Tuesday, May 11, 2010

LOST: "Across the Sea" Reflections

Okay, there are definite SPOILERS in this post, so if you haven't watched DO NOT READ! I'VE WARNED YOU!!

wow, this was a doozy of an episode that gave some answers, some more questions, and a lot of head-scratching. It's essentially a prequel to the series as a whole. The episode opens with no recap, and until the edits at the very end, played out without any reference to events that would come later. Until the end, you could have watched this episode before any other episode and not really been spoiled.

Mother tells the boys' mother not to ask questions because every question will lead to more. This is the sort of thing that Damon and Carlton have been saying now for a year, and I think they put that line in specifically for the fans. This episode does open huge cans of worms regarding island origins, and we are being told to just shut up and rest, and accept that we'll never know EVERYTHING.

Isn't it interesting that Jacob and his brother have been black and white from birth, and throughout their entire lives. And when we might finally have gotten a name for him, we don't! She just says, "I only thought of one name" which makes sense since she didn't know she had twins. But did nobody ever give him a name later? Does the Man in Black have a name at all? What did Mother call him? It seems like he's always just "brother", like he's a frackin' Berenstain Bear or something.

I know it's TV, and birth is always fake-looking on TV. Those were the cleanest newborn babies I've ever seen, even for Lost. But can I just ask, didn't it seem like there were no umbilical cords? We've seen three other births on Lost, and it's never seemed so obvious as here. Don't they realize that the audience is sophisticated?

The nature of good and bad is explored more here than for most of the season. Jacob asks whether he is good, and if so why does Mother love him less. We aren't to just accept that Jacob is saintly; he's not. He does what he's told because he is trusting. That informs how he does things for the rest of his life; he expects trust. The Man in Black is curious, and frustrated. He is an instigator. Though he is loved, he knows he's been lied to and wants no part of that lie. He cannot trust ANYTHING Mother says anymore; everything is suspect. There's a very interesting line when Mother says "Jacob doesn't know how to lie." The Man in Black has a capacity for deceit. He can manipulate. He's a schemer, in a way like the Biblical Jacob (there's a twist for you). With Jacob, what you see is what you get. He'll get mad and he'll thrash you. He's not perfect. And yet, he doesn't lie. It's a very interesting dynamic. Whether Jacob was always good and the Man in Black was always bad is irrelevant now. You can sympathize with him, whose "mother" destroyed everything he ever worked for, killing his family and holding him hostage essentially. And yet the being that we NOW know as Man in Black is not quite that man. He is a pillar of smoke, a dangerous presence intertwined with that Man in Black. He still has all of those elements that made the Man in Black sympathetic, yet he is more evil now. Whether Jacob was more good than his brother before, he is certainly more good than his smokey brother now, I think.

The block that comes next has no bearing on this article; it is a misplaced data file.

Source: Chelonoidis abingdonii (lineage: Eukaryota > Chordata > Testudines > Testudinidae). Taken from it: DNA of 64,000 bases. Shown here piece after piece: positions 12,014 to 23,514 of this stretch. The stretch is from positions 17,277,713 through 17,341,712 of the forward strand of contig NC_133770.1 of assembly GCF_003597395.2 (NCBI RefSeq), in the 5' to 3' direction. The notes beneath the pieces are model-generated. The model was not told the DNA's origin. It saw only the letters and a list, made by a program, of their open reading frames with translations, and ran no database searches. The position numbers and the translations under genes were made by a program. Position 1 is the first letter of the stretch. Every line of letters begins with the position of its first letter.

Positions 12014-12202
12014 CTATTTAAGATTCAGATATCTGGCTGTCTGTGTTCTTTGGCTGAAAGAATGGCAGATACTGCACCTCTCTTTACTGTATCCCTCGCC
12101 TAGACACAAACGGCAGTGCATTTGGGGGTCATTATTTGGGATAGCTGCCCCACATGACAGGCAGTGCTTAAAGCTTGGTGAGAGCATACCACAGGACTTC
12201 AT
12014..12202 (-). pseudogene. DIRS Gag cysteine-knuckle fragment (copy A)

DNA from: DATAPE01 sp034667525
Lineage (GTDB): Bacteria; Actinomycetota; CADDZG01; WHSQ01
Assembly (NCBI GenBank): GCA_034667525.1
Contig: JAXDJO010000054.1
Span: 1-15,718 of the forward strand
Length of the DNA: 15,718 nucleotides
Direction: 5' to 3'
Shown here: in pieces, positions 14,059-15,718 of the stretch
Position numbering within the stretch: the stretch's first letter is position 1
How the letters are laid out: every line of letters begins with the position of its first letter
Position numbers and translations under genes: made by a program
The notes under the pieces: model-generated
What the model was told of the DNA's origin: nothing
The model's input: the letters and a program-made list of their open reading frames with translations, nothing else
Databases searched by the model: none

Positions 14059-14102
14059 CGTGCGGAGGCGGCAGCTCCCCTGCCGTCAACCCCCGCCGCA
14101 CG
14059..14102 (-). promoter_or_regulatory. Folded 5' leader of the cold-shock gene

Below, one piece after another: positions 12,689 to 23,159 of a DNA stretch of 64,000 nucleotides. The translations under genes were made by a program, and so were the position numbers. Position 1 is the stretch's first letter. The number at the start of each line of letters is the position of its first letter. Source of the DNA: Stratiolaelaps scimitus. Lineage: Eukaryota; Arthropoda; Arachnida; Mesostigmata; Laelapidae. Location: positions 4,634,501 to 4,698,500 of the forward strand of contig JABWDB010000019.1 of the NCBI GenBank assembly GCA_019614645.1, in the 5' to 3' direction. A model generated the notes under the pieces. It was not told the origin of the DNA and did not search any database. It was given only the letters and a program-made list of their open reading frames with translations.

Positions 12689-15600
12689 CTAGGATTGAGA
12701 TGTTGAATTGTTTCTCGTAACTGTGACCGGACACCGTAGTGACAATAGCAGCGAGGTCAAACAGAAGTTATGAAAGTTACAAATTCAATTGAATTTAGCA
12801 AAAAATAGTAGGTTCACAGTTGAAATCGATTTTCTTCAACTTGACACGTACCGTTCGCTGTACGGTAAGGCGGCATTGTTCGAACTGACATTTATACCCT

Has this episode answered the age old Gary Troup-inspired question; was the Man in Black the "bad twin"?

The casting people did a great job casting young versions of Jacob and the MIB. Also, I didn't pay close attention, but I don't think that it was the same kid who they've been seeing on the island that some think was Jacob. Does anyone know?

I'd even go so far as to say that the Man in Black is a kind of anti-Christ figure. Again, Jacob is spoken of with God-like language. "You look down on them from above." The episode is rife with varied mythological imagery. It's telling when he says "I've lived among them for 30 years." Just like Jesus? And he is murdered! And he is resurrected, sort of, but in a terrible form. There are also vague Cain and Abel similarities, though which is which? It's obviously not allegory since neither is exactly pure. Jacob is more obedient to his Mother, but she loves the other one more. Jacob is the aggressor, who beats on his brother twice, and ultimately kills him (though whether he truly intended to kill him is questionable).